Columbus Arts Scene Top-Notch for 2012-13
If anyone uses the phrase “I’m bored” during the upcoming performance season in Columbus, it simply means you’re not looking very hard. Â Last Sunday’s Columbus Dispatch was overflowing with the cultural bonanza that is the arts scene in Central Ohio. My colleague Christopher Purdy highlighted some of the upcoming performances, (The New Arts Season, Pt. 1), but there are so many, I thought I’d point out a couple as well.
Guest artists such as Hillary Hahn and David Finckel (New Albany Symphony Orchestra), Kronos Quartet, (Chamber Music Columbus), Sergio & Odair Assad and Michala Petri, (ProMusica Chamber Orchestra), will perform, along with incredible musicians originally from Columbus, or who now call Columbus home. Â Karl Wohlwend, (Columbus Guitar Society), pianist Steven Glaser (Jefferson Academy of Music), pianist Mark Swartzentruber, (Columbus Mennonite Church), cellist/conductor Luis Biava with several performing groups (NASO, Newark-Granville Symphony Orchestra, Columbus Symphony), and the list goes on and on.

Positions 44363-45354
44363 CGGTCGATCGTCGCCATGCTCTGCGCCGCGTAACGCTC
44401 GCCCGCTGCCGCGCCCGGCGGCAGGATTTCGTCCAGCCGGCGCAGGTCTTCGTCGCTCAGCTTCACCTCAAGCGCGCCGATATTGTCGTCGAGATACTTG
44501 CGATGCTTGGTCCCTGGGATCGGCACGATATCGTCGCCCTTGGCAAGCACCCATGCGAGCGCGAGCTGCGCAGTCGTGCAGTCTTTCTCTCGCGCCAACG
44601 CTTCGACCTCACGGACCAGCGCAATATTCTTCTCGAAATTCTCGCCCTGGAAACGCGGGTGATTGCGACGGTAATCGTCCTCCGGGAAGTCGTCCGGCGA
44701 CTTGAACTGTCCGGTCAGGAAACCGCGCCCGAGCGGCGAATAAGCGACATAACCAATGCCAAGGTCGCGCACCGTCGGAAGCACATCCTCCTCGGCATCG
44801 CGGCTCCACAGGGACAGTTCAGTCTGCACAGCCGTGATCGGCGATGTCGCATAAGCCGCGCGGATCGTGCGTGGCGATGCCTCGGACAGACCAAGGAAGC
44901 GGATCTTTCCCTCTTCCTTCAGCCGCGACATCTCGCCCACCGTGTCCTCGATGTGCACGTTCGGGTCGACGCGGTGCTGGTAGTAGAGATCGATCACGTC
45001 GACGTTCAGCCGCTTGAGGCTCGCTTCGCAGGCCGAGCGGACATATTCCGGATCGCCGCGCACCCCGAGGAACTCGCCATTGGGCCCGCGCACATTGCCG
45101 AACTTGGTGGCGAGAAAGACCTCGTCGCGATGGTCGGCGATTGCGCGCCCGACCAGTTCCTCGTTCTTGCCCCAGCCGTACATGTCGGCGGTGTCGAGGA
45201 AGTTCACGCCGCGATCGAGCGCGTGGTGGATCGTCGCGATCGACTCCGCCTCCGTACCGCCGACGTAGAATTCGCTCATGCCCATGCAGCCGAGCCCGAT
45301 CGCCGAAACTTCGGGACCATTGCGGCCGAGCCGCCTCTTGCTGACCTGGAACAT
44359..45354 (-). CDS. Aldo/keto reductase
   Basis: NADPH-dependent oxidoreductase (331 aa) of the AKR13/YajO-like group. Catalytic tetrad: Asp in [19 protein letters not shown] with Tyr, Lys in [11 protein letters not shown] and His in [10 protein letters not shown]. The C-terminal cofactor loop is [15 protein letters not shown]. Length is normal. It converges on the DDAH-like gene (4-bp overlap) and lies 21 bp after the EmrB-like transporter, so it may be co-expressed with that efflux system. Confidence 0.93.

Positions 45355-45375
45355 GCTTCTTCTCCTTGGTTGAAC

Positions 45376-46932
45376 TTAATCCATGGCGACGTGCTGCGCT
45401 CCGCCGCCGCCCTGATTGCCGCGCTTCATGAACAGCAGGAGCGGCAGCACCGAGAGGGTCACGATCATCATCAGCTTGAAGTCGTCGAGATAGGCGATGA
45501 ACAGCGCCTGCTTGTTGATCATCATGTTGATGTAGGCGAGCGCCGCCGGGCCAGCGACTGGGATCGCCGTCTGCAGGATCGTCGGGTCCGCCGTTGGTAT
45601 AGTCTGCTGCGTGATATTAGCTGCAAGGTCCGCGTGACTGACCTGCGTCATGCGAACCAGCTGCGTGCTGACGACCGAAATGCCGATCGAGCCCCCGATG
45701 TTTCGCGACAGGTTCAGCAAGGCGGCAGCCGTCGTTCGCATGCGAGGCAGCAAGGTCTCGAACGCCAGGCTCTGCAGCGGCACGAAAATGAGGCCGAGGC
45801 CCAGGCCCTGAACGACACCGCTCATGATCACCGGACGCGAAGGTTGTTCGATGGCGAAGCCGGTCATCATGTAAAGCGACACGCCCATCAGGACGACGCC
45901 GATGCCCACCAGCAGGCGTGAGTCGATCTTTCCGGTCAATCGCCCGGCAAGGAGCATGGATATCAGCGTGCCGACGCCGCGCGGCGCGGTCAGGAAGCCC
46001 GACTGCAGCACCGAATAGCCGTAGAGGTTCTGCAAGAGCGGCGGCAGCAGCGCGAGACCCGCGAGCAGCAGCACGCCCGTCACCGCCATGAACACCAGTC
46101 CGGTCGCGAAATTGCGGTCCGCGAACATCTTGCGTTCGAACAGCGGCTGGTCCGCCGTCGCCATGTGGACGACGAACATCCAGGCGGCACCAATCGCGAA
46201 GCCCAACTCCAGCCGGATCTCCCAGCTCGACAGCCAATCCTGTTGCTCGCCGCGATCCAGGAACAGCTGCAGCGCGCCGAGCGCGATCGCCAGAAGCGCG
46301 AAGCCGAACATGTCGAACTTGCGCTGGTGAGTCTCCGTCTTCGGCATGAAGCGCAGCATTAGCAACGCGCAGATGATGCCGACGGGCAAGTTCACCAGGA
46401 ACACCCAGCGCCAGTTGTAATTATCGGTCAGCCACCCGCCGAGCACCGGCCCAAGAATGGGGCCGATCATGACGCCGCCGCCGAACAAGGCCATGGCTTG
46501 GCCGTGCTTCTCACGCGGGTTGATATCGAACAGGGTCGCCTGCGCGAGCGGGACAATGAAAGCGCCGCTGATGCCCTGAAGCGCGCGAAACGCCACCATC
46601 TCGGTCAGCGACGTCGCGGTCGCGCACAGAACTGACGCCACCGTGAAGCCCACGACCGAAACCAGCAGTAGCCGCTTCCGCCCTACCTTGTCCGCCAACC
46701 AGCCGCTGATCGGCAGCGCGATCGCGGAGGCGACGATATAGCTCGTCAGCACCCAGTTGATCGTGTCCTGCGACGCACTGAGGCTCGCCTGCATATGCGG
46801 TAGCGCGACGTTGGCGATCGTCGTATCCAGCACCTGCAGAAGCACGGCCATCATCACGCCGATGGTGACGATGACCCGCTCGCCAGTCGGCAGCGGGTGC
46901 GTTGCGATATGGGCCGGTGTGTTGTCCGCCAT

I don’t know how one chooses what to hear live, but anyone who thinks there’s nothing to do, call me. Â It’s out there for the listening!
ReadÂ Classical Music: Concerts to Make a Joyful Noise (Columbus Dispatch)
Indianapolis Latest City with Symphony Problems
There are fewer than 20 symphony orchestras in the United States which offer 52-week employment for its musicians and a year-round schedule for it’s patrons. Â Indianapolis is the smallest metro area offering a full-time symphony.
If Indianapolis Symphony management has it’s way, there will be one fewer full-time orchestras.
Musicians have offered concessions such as furloughs which, according to the union, would save $3.2 million dollars over five years, but management seems to think that is not enough.
Rick Graef, who chairs a five-person committee that negotiates on behalf of the orchestra musicians union, has beenÂ a horn player with the ISO for the past two decades. Â He believes the drastic cuts proposed would have a devastating effect.
ReadÂ Indianapolis Symphony Orchestra Asks Musicians Union for Deep Cuts and Concessions (Indianapolis Star)
The Art of Playing Bach Without a Net
Pianist Taka Kigawa has played New York City on a number of occasions, receiving good reviews for his interpretations of thorny 20th-century piano works.
Critics gave Kigawa’s latest recital, played before a packed house, a lukewarm reception from the artistic perspective, but kudos for tackling the entire Art of the Fugue – nearly 90 minutes in length – at one sitting.
ReadÂ All of Bachâ€™s â€˜Art of Fugueâ€™ as an Art of Concentration (NY Times)